Maybe it’s a Canadian thing, or a female thing, or an “I was raised to be polite thing” — but it took me a lot of years to get over feeling that when a store employee helped me out by bringing a bunch of different sizes to a change room, or searching the stock room for 16 different styles of prom shoe, that I sort of owed it to him or her to buy something. It just seemed rude to let good service, a rare thing as it is, go completely unrewarded.
Sometimes we purchase out of embarrassment. For instance: About eight years ago, when Matt was moving into a more serious office-based job (he’s a health and safety specialist), we went shopping for upwardly-mobile-looking office clothes. After finding a very snazzy white shirt with pink windowpane plaid (Matt is not afraid of wearing pink) on sale for $24 at the Gap, Matt mused that he needed a tie to go with it.
“Let’s look in here,” I suggested, pointing to Harry Rosen, a menswear store just a few doors over in the mall. Now, I was well aware that we didn’t have a Harry Rosen budget, but I had found the occasional deal there. And as our then-18-month-old daughter had started to fidget, I figured the staff’s expertise would be a bonus, helping Matt find a power tie to match his new shirt quickly.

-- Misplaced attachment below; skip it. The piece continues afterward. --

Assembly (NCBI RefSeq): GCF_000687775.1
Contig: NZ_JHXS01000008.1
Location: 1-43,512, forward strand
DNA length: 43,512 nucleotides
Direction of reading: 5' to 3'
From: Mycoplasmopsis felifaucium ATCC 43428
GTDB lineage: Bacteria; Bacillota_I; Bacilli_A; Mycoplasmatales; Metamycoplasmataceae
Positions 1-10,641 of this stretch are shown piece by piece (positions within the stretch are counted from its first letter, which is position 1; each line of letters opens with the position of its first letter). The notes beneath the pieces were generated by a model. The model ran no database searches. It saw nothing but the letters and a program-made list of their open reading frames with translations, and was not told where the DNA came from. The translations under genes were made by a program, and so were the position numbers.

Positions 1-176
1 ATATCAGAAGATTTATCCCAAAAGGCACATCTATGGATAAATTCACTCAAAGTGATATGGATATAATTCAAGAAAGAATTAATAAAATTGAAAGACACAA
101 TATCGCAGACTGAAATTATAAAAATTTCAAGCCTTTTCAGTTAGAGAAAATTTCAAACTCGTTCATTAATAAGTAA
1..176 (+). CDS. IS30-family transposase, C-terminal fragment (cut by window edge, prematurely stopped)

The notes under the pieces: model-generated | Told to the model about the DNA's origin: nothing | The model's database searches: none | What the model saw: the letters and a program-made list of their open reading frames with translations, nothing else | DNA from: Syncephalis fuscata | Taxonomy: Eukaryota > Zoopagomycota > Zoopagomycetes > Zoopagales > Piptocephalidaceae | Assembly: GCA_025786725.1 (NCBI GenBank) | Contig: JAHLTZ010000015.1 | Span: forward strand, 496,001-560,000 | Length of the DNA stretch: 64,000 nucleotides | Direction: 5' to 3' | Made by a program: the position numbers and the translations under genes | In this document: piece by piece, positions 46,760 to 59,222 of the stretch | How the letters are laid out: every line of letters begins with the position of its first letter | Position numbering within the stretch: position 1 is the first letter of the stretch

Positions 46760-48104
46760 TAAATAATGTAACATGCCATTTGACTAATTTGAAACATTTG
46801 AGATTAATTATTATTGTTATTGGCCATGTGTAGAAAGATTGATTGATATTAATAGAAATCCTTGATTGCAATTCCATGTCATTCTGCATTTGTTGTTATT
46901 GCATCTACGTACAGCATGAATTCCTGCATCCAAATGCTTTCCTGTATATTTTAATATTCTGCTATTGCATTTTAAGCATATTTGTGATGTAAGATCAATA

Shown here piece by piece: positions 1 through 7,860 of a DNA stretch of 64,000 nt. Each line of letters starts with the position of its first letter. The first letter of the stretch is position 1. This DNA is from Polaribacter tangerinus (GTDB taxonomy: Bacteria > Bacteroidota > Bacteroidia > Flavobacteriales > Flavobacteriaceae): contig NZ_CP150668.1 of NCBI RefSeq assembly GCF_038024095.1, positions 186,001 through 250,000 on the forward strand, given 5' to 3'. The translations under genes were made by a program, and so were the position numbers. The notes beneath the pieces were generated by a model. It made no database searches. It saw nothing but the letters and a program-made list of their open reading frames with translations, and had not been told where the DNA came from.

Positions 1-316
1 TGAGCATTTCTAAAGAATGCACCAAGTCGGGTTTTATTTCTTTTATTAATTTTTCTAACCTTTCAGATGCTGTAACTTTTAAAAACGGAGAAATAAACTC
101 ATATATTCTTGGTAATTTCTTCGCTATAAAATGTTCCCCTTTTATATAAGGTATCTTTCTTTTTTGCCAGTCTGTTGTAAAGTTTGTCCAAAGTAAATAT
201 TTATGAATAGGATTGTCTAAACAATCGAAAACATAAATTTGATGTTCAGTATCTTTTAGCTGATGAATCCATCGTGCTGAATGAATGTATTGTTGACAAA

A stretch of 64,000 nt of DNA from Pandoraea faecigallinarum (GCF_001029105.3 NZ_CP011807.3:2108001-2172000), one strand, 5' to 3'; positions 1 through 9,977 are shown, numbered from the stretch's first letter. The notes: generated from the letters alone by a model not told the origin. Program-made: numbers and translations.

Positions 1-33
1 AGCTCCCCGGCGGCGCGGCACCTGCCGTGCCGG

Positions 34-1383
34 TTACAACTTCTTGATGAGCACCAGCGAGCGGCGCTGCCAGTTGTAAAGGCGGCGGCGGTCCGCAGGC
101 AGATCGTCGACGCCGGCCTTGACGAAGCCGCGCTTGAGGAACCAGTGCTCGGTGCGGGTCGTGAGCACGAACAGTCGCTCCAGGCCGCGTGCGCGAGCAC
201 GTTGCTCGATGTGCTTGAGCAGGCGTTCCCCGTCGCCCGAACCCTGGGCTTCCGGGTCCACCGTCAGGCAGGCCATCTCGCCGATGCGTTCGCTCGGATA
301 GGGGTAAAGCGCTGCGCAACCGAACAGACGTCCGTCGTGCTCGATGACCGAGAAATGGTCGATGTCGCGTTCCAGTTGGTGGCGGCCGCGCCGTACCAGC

We’d been in the store for a few minutes, and Matt was already mulling over ties with a most accommodating sales associate when Bronwyn started tugging at my arm. “I’m going to take her to look at the fountain,” I offered. “Meet us there?” Matt nodded.
About 10 minutes later, he connected with us. “Did you get a tie?” I asked. He nodded, looking a bit shaken.
It wasn’t until later that Matt admitted he’d paid rather more than he expected to for the tie. It was a perfect match, the sales guy had been so helpful and nice that he couldn’t bring himself to back out of the purchase when the number came up on the register.
Now, just today, I’ve read a column in the Globe and Mail admonishing dinner-party hosts who don’t serve dessert. Really? So does that mean you have to either a) blow your food budget for the month if you plan to have friends over for a meal; or b) come off as gauche if you don’t serve dessert? With all due respect, I heartily disagree with the Globe‘s columnist. It is possible to be a gracious host without rolling out the barrel. I think it’s all about the friends you keep! We have a semi-regular dinner gathering with two other families, and it’s always a given that we’ll manage it as something of a potluck. Generally, the host provides the main course, and the guests bring an appetizer or a side dish or a dessert. And if any one of those three elements doesn’t happen — no one is offended.
What’s your take: Is it better to speak up, if it’s a matter of spending within your means, or stay mute and blow your budget from time to time in the name of “politeness”? Share your thoughts here.